In the written segment of the surveys, several comments provided insight about improved communication and cooperation between the two agencies, how to better serve producers collaboratively, and interest in future teamwork. Some ideas about inter-agency cooperation include “NRCS could provide Extension with a breakdown of what NRCS does, something less than one page bullet format, same for extension. Extension and NRCS could have a shared bulletin (via email) that goes out every couple of months about what’s going on.”, “Getting together on farm visits to offer NRCS technical knowledge/cost share assistance and extension’s awesome documents and research to better serve our customers.”, and “By NRCS programs more mirroring current UK Ext research.  I think NRCS could benefit from UK expertise in studying the economics cost/benefit of cover cropping on row crop fields.”

When asked how NRCS and extension could better work together to assist producers, comments included “More personnel to make farm visits again and help with questions we (extension) still get a lot of such as: soil erosion control, pond construction, pond repairs/leaks, landslides, soil stabilization, improving poor soil drainage, dealing with sink holes, etc.” Related comments like “[Extension agents need] Better knowledge of NRCS programs to help tell farmers what is available cost share and technical advice wise.”, and “Extension agents are going to need to be involved early in the planning process, let NRCS use their notes along with their own information to develop the initial plan and add the technical practices as needed.” were also left.

Overall, the program was ranked well among participants. There was an improved understanding of overstocking and stocking rate, nutrient cycling, soil biology, hay feeding, and NRCS/Extension working dynamics. NRCS and extension agents showed a better understanding of how the other agency operates, including their strengths and constraints, as well as a willingness to continue developing a cooperative working relationship.

Recommendations:

A main objective of this project was to improve the working relationship between extension and NRCS in Kentucky and Tennessee. The Regional Workshops provided a baseline understanding between extension and NRCS and the initial discussions on how working relationships could be improved. However, we found it was only by working together on the demonstration farms where the real collaboration and relationship development began between the two groups.

Given this, our intent is to use what we learned through this grant project and to continue with at least one of the current demonstration farms and initiate other demonstration farms where the two groups can work together. Ultimately, once these relationships have been developed they can be continued at the county level.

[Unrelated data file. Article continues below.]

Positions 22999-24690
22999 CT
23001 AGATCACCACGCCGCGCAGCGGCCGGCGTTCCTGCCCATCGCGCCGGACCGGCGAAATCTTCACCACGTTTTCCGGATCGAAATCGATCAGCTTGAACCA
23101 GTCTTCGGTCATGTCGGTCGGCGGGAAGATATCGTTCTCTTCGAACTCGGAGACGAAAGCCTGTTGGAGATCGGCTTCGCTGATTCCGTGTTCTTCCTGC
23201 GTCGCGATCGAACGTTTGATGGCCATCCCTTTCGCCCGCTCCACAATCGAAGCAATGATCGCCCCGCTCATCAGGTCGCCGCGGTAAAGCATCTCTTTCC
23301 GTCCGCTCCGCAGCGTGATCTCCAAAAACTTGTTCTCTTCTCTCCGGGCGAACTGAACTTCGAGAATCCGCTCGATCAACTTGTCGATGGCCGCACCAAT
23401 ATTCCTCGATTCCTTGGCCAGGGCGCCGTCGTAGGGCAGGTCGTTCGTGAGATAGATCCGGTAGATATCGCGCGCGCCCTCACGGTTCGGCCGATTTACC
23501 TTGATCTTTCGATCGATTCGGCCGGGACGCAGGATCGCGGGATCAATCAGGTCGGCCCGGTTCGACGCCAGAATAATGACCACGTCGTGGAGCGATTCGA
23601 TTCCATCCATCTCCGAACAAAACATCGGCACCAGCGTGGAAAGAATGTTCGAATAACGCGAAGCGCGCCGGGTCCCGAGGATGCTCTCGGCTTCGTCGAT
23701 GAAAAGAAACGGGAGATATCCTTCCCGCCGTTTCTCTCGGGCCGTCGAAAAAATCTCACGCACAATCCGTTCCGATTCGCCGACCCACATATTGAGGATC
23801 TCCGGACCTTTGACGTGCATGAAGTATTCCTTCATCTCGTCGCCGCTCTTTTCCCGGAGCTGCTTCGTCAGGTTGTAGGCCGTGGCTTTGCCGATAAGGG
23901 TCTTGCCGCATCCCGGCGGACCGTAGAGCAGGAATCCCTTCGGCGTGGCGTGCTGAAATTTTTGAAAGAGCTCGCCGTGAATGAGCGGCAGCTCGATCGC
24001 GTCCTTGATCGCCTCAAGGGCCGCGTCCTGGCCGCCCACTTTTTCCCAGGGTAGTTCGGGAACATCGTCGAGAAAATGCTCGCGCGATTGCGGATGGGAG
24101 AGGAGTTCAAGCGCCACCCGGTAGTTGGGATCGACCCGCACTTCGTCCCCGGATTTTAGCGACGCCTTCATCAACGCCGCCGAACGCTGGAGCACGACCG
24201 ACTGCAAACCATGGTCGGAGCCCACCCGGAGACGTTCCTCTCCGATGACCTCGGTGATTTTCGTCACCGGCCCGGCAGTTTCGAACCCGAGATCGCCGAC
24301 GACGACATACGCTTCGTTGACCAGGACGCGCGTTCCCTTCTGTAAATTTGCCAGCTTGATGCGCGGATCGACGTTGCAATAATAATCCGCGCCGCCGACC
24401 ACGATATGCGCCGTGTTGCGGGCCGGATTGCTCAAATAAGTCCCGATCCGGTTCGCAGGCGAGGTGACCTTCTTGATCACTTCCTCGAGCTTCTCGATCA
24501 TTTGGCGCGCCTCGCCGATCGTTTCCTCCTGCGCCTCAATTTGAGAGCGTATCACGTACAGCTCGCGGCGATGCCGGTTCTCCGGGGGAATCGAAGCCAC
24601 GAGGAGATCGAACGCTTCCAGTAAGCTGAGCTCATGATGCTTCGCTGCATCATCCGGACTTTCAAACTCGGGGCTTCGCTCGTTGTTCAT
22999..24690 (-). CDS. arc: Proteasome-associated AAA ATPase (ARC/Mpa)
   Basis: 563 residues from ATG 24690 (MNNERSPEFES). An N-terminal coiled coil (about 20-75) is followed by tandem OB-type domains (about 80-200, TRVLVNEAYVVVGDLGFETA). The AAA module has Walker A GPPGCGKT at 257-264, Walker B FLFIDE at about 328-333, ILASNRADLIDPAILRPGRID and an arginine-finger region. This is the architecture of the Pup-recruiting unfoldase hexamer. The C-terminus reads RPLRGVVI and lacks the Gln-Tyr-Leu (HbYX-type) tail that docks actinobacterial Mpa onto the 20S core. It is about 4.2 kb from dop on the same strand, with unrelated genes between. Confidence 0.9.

Recommendations for Applying this Elsewhere:

I don’t think the Regional Meetings were critical for improving the working relationship between extension and NRCS. The meetings were informative and helpful, and did provide an avenue to start the dialogue between the two groups. But in hindsight, I don’t think that they were critical. A shorter duration multi-county (district?) meeting approach where NRCS and extension are brought together in a more limited geographic area with the focus being from the beginning on developing demonstration farms is what I would recommend. Part of this meeting should be devoted to discussion on extension-NRCS dynamics and ideas to improve that relationship, just like in the Regional Meetings. The advantage to a shorter meeting and smaller geographic focus is that fewer specialists at the state-level would have to be involved, and logistically, it would be much easier to accomplish. You would also have participants that already know each other to some extent and I believe more chance that they will take this initial meeting seriously.

I do not believe that the working relationship between extension and NRCS is unique in Kentucky or Tennessee in terms of a lack of real collaboration. It is hard enough to have good integration between two federal agencies, much less good integration between a federal (NRCS) and state/local based agency (extension). I do not believe that good working relationships (and by that I mean real collaboration not just getting along) will easily develop on their own without a mechanism to foster their development. We certainly had a few instances of fair/good working relationships in Kentucky before this project, but they were by far the exception. The demonstration farms are one mechanism to foster those improved working relationships. However, there may be other mechanisms that we have not thought of that might work as well. The key is to get the two groups together and pointed in the same general direction. The demonstration farms were a good way for us to do that in Kentucky.

Any opinions, findings, conclusions, or recommendations expressed in this publication are those of the author(s) and do not necessarily reflect the view of the U.S. Department of Agriculture or SARE.